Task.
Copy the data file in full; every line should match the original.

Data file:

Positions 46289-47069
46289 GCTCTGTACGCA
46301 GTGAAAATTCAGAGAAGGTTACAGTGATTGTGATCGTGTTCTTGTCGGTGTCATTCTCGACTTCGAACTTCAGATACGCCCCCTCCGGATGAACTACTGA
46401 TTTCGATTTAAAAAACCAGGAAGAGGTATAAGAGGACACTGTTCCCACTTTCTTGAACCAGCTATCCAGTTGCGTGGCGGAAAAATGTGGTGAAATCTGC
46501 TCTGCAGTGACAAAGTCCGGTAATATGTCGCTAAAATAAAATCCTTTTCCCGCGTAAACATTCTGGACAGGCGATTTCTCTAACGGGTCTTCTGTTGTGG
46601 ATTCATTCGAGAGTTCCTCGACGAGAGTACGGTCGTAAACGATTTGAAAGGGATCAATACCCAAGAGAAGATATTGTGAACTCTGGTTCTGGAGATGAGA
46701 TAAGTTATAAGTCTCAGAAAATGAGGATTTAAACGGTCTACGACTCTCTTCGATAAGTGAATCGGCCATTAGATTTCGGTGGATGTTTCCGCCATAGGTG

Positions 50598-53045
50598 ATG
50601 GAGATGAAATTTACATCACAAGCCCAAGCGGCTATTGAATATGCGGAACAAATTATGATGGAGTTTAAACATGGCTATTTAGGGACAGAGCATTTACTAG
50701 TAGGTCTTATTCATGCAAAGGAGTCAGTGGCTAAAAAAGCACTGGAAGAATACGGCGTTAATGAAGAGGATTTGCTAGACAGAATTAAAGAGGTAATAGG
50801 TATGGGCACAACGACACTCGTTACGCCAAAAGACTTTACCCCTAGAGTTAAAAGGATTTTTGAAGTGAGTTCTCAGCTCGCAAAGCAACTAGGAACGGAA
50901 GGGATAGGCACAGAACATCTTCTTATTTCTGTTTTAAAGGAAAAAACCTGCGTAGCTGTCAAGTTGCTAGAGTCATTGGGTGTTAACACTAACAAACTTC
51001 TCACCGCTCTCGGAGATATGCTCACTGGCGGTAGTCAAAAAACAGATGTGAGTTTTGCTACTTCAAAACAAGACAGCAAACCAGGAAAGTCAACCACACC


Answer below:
Positions 46289-47069
46289 GCTCTGTACGCA
46301 GTGAAAATTCAGAGAAGGTTACAGTGATTGTGATCGTGTTCTTGTCGGTGTCATTCTCGACTTCGAACTTCAGATACGCCCCCTCCGGATGAACTACTGA
46401 TTTCGATTTAAAAAACCAGGAAGAGGTATAAGAGGACACTGTTCCCACTTTCTTGAACCAGCTATCCAGTTGCGTGGCGGAAAAATGTGGTGAAATCTGC
46501 TCTGCAGTGACAAAGTCCGGTAATATGTCGCTAAAATAAAATCCTTTTCCCGCGTAAACATTCTGGACAGGCGATTTCTCTAACGGGTCTTCTGTTGTGG
46601 ATTCATTCGAGAGTTCCTCGACGAGAGTACGGTCGTAAACGATTTGAAAGGGATCAATACCCAAGAGAAGATATTGTGAACTCTGGTTCTGGAGATGAGA
46701 TAAGTTATAAGTCTCAGAAAATGAGGATTTAAACGGTCTACGACTCTCTTCGATAAGTGAATCGGCCATTAGATTTCGGTGGATGTTTCCGCCATAGGTG

Positions 50598-53045
50598 ATG
50601 GAGATGAAATTTACATCACAAGCCCAAGCGGCTATTGAATATGCGGAACAAATTATGATGGAGTTTAAACATGGCTATTTAGGGACAGAGCATTTACTAG
50701 TAGGTCTTATTCATGCAAAGGAGTCAGTGGCTAAAAAAGCACTGGAAGAATACGGCGTTAATGAAGAGGATTTGCTAGACAGAATTAAAGAGGTAATAGG
50801 TATGGGCACAACGACACTCGTTACGCCAAAAGACTTTACCCCTAGAGTTAAAAGGATTTTTGAAGTGAGTTCTCAGCTCGCAAAGCAACTAGGAACGGAA
50901 GGGATAGGCACAGAACATCTTCTTATTTCTGTTTTAAAGGAAAAAACCTGCGTAGCTGTCAAGTTGCTAGAGTCATTGGGTGTTAACACTAACAAACTTC
51001 TCACCGCTCTCGGAGATATGCTCACTGGCGGTAGTCAAAAAACAGATGTGAGTTTTGCTACTTCAAAACAAGACAGCAAACCAGGAAAGTCAACCACACC